3.6 Wagga Wagga
3.6.1 Description of the region
Figure 20: Population density and topography of Wagga Wagga and environs
Place names indicate population centres.
Wagga Wagga is located some 400 km to the south-west of Sydney in the region called the south-west slopes and the Murrumbidgee River. There are no other significant urban centres in the region (see Figure 20
). There are no significant industrial sources of air pollution in the region. The relatively cold winters and prevalence of wood heating leads to a potential for exceedences of the NEPM standard for PM10
. The urban centre has a population of 43,000 and therefore requires at least one monitoring station under clause 14(1) of the AAQ NEPM.
No monitoring of AAQ NEPM parameters has been undertaken in Wagga Wagga.
3.6.2 Proposed AAQ NEPM assessment scheme
Clause 14(2) of NEPM allows fewer performance monitoring stations where it can be demonstrated that "pollutant levels are reasonably expected to be consistently lower than the standards mentioned in this Measure". PRC (2000d) sets out criteria which when met provide a basis for determining that there is a reasonable expectation that pollutant concentrations are consistently lower than the standards. These screening procedures will be applied.
The urban centre of Wagga Wagga is small, less than six kilometres in radius. Because the production of ozone by photochemical processes takes some hours, it is unlikely that emissions from the region could be retained for a sufficient length of time to generate significantly elevated concentrations. This reasoning is offered in lieu of screening arguments as there are currently no ozone data from regional centres in New South Wales from which to apply the criteria in PRC (2000d). The need for monitoring will be reviewed in light of the results of campaign monitoring at Bathurst and the results of the CSIRO TAPM modelling consultancy.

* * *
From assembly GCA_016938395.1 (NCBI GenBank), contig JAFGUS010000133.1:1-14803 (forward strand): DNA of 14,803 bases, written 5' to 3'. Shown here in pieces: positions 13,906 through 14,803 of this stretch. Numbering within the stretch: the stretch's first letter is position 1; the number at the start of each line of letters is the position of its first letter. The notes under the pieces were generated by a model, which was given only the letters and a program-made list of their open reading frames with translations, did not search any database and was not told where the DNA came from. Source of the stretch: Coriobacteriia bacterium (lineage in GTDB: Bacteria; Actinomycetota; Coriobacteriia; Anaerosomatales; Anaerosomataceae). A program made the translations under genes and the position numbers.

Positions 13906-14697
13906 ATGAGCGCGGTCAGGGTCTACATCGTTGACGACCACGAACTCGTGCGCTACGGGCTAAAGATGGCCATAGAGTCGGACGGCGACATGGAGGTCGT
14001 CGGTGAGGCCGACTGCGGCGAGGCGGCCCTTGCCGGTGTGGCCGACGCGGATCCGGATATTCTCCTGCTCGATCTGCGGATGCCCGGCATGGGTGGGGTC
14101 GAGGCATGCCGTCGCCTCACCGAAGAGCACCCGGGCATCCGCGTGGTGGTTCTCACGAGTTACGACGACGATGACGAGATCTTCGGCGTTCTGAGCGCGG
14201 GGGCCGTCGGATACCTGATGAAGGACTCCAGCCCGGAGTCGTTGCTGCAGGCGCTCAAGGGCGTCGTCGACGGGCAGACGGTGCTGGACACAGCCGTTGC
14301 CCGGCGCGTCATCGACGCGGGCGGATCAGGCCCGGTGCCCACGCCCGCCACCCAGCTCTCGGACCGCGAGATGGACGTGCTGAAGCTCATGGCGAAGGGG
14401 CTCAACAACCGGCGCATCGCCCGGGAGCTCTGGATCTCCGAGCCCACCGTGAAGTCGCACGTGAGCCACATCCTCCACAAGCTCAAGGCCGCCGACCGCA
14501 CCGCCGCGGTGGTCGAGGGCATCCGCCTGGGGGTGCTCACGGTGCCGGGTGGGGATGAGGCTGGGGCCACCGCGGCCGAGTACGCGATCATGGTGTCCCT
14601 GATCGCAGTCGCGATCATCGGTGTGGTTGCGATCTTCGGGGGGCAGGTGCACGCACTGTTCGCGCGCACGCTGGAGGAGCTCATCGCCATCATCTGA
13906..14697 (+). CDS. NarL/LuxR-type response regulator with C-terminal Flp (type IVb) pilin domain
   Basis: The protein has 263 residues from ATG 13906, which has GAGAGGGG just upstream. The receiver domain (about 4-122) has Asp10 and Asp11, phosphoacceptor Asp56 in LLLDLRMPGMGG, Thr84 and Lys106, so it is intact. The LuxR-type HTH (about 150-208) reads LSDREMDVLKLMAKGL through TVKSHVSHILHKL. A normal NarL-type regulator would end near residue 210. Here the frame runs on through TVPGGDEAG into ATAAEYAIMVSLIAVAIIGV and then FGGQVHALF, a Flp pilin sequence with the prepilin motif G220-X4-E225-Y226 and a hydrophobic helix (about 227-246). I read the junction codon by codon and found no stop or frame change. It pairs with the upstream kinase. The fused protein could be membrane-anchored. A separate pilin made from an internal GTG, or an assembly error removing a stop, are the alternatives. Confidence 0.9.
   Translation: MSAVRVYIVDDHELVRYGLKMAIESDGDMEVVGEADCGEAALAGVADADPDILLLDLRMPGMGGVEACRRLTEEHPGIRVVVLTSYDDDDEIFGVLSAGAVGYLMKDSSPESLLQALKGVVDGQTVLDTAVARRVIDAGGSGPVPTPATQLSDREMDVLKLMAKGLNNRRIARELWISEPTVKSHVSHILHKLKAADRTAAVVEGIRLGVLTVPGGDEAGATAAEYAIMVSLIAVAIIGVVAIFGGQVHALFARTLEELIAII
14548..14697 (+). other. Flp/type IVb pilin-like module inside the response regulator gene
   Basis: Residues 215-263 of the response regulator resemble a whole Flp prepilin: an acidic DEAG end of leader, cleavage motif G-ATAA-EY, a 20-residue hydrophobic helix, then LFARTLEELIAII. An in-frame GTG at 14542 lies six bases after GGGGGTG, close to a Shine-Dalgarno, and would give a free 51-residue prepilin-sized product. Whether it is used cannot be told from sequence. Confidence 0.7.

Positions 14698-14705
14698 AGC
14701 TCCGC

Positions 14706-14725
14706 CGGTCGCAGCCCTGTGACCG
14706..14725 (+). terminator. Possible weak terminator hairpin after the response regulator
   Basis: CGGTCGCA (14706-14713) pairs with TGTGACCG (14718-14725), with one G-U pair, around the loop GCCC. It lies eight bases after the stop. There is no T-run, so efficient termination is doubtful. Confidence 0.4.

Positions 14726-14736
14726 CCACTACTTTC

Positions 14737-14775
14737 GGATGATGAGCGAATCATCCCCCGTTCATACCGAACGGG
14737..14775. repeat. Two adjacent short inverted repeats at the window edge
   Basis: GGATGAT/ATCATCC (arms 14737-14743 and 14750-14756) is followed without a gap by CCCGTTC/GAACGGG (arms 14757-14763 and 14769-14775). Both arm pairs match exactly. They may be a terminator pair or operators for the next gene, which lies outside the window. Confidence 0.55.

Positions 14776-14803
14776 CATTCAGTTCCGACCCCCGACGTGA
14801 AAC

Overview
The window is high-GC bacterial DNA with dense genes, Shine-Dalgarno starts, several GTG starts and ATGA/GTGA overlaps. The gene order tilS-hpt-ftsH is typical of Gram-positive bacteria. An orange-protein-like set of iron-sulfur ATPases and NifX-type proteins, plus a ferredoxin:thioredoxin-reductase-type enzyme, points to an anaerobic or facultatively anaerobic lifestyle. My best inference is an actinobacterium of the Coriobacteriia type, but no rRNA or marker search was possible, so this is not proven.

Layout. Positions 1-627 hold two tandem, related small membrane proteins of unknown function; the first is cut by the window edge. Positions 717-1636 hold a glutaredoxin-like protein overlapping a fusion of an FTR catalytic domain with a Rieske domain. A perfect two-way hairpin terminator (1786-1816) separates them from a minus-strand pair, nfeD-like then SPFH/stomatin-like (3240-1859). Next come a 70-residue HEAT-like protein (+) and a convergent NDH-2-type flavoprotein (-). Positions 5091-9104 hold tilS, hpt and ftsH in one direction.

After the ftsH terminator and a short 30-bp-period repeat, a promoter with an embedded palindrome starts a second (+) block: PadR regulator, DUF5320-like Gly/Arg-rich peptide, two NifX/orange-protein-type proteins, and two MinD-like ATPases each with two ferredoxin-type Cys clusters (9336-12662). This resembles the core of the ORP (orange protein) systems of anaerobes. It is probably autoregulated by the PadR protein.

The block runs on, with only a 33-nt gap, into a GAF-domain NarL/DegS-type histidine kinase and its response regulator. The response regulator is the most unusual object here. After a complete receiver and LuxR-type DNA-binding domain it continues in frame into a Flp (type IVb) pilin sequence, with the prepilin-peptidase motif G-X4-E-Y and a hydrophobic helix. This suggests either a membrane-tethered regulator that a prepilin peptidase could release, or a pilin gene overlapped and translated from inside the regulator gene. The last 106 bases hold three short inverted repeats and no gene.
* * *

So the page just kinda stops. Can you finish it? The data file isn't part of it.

Monitoring data from the Sydney CBD site demonstrates that CO arising from motor vehicles in Wagga Wagga will be low and the screening criteria are satisfied (section 3.1.2). There may be potential for elevated concentrations of CO arising from the use of solid fuels. No monitoring of CO is proposed in Wagga Wagga at this stage. NSW will await the outcome of monitoring of CO in other regional centres such as Kalgoorlie (2001) and Toowoomba (2002) before making a final decision.
Data from the Sydney region allows screening of sulfur dioxide and lead (section 3.1.2). In addition, monitoring data from Newcastle (section 3.2.2) allows screening of nitrogen dioxide. Monitoring of these three parameters is therefore not required in this region. There is currently insufficient data within New South Wales to allow screening for ozone.
Wagga Wagga is one of several regional centres located on the tablelands where smoke from wood fires may be of concern during winter. As there is the potential for exceedences of the NEPM goal, NSW EPA has begun campaign monitoring in Wagga Wagga.
The monitoring station is located close to the centre of the city, on the northern boundary of the central business district. Emissions of wood smoke are likely to be transported to this station from a broad arc of the city, ranging from east, through south, to the west. The station is sufficiently close to the Murrumbidgee River to experience cold air drainage associated with it as it flows across the northern boundary of Wagga Wagga.
Page last updated: 26 February 2011